Arkell’s generosity with gifts of art work reached out in many directions, to museums and galleries, as well as to Ekwanok and Augusta National - he was among the early members of both clubs. The gifts of paintings he made to Ekwanok include a Norman Rockwell (a digital copy of which hangs in the Travis Room) and several by Lucioni, particularly the beautiful painting of Manchester’s Main Street; painted in 1932, it was the first painting Luigi completed in Manchester. When the Augusta National golf course was under construction, Arkell suggested that the old manor house be moved, enlarged, and converted to an attractive clubhouse and he offered to underwrite 40% of the cost. The members of the Board quickly approved the plan and fully subscribed to provide the balance of the funds needed. For the first nine years of the Masters Tournament, Arkell donated a sum equal to the amount needed for the first-place prize. Cliff Roberts, in his autobiography, declared that Arkell’s generosity to Augusta National “represented a turning point in the Club’s affairs.”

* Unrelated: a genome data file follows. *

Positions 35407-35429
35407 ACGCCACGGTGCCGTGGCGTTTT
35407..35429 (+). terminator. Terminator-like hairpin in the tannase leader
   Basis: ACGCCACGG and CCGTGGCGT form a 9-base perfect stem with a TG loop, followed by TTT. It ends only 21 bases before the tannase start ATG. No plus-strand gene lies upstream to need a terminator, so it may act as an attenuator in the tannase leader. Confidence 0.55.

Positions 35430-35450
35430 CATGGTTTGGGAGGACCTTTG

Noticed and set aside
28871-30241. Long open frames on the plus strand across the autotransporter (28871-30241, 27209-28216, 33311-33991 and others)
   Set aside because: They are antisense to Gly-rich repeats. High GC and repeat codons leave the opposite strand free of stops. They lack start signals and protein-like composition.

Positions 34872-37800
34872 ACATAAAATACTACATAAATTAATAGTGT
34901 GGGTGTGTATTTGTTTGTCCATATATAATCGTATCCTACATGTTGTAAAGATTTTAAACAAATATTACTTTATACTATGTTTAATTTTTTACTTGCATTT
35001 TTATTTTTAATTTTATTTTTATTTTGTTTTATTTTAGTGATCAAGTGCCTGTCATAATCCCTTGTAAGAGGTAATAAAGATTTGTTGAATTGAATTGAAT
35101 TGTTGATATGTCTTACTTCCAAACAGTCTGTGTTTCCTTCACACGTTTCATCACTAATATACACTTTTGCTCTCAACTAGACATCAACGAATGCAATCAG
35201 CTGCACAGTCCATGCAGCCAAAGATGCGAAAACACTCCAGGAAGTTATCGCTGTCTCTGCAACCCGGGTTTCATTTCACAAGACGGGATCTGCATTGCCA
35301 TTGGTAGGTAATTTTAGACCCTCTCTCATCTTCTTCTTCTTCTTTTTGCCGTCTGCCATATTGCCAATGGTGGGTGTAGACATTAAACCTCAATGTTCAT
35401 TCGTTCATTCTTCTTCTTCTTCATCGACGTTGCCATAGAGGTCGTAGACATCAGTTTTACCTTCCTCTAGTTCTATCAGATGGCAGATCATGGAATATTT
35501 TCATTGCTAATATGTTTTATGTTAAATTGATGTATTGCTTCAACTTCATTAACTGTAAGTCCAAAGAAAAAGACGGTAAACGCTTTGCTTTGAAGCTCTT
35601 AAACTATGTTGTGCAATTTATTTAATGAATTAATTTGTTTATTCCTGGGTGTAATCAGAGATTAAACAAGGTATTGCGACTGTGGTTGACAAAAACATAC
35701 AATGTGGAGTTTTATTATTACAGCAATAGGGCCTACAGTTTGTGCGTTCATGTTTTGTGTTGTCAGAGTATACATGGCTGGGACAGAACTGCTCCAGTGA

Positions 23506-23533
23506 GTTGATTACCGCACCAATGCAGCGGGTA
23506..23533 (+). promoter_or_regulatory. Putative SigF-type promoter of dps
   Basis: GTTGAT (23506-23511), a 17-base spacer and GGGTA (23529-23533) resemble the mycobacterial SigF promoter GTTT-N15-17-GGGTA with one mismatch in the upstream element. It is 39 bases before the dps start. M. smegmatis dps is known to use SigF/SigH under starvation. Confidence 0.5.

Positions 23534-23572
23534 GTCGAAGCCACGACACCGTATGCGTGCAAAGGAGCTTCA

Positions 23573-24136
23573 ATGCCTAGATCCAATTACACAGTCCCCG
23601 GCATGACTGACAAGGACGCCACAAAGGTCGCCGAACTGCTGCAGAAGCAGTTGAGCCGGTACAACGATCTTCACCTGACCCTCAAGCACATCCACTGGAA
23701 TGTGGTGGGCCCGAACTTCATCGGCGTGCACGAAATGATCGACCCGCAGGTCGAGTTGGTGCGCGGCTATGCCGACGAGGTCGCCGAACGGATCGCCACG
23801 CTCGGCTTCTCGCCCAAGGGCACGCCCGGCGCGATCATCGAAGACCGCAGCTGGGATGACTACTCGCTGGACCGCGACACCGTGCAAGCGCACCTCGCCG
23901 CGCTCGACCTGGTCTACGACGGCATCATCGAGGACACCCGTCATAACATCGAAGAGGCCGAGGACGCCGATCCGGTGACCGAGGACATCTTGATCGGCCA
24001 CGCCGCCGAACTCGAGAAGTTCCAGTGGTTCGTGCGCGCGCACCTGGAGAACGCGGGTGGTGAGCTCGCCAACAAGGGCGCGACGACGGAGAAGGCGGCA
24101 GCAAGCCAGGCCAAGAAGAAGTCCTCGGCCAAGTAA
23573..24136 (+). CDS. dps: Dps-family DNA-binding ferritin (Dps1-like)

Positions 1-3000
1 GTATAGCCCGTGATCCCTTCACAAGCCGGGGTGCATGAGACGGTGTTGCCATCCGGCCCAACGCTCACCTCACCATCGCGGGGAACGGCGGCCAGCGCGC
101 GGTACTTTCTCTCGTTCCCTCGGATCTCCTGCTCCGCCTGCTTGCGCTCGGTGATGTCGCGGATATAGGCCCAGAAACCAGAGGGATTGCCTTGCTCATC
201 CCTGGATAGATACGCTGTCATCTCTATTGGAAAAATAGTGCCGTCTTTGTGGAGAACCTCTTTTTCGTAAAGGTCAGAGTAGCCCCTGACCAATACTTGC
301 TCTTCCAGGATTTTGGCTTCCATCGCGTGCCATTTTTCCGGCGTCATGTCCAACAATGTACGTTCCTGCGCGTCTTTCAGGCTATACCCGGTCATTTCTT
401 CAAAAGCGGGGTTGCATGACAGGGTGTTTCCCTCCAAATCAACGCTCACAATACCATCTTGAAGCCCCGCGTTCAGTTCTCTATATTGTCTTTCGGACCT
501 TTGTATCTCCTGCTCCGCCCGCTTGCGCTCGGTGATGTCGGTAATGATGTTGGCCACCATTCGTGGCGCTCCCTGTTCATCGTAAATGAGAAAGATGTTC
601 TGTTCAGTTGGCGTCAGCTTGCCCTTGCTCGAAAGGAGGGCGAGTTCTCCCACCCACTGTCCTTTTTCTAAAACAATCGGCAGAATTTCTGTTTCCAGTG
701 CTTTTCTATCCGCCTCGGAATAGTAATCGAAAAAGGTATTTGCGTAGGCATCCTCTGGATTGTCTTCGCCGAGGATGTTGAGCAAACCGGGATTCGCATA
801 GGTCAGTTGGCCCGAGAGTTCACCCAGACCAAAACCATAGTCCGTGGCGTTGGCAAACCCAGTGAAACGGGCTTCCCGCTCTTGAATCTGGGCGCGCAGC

Arkell died in office, in 1946, as Ekwanok’s only Chairman of the Board. Louise, his wife, continued to contribute to the Club and the Manchester Community until her death on January 7, 1970. Their contributions are chronicled here in the listing that follows. Without the Arkell’s many gifts to the Club, the Club may well have gone out of existence or fallen into other hands during the 1930s and 1940s. There is no doubt that Bartlett and Louise left many marks that touched, and continue to touch, every phase of Ekwanok’s activities for all members to enjoy.


 1914  Admitted to membership 
Donated use of his land for teaching and practice area for a nominal annual rental of $5.00
 1921Elected to the Board of Governors — Served 27 years
 1930 Paid for half the cost of the new boardwalk from Main Street to the Clubhouse
 1931 Elected vice-president — served 10 years
 Appointed to Executive Committee — served 17 years
 Appointed to House Committee — served 16 years
 1932 Paid for the painting of the Clubhouse — inside and outside
 1933 Donated birch grove on north side of first fairway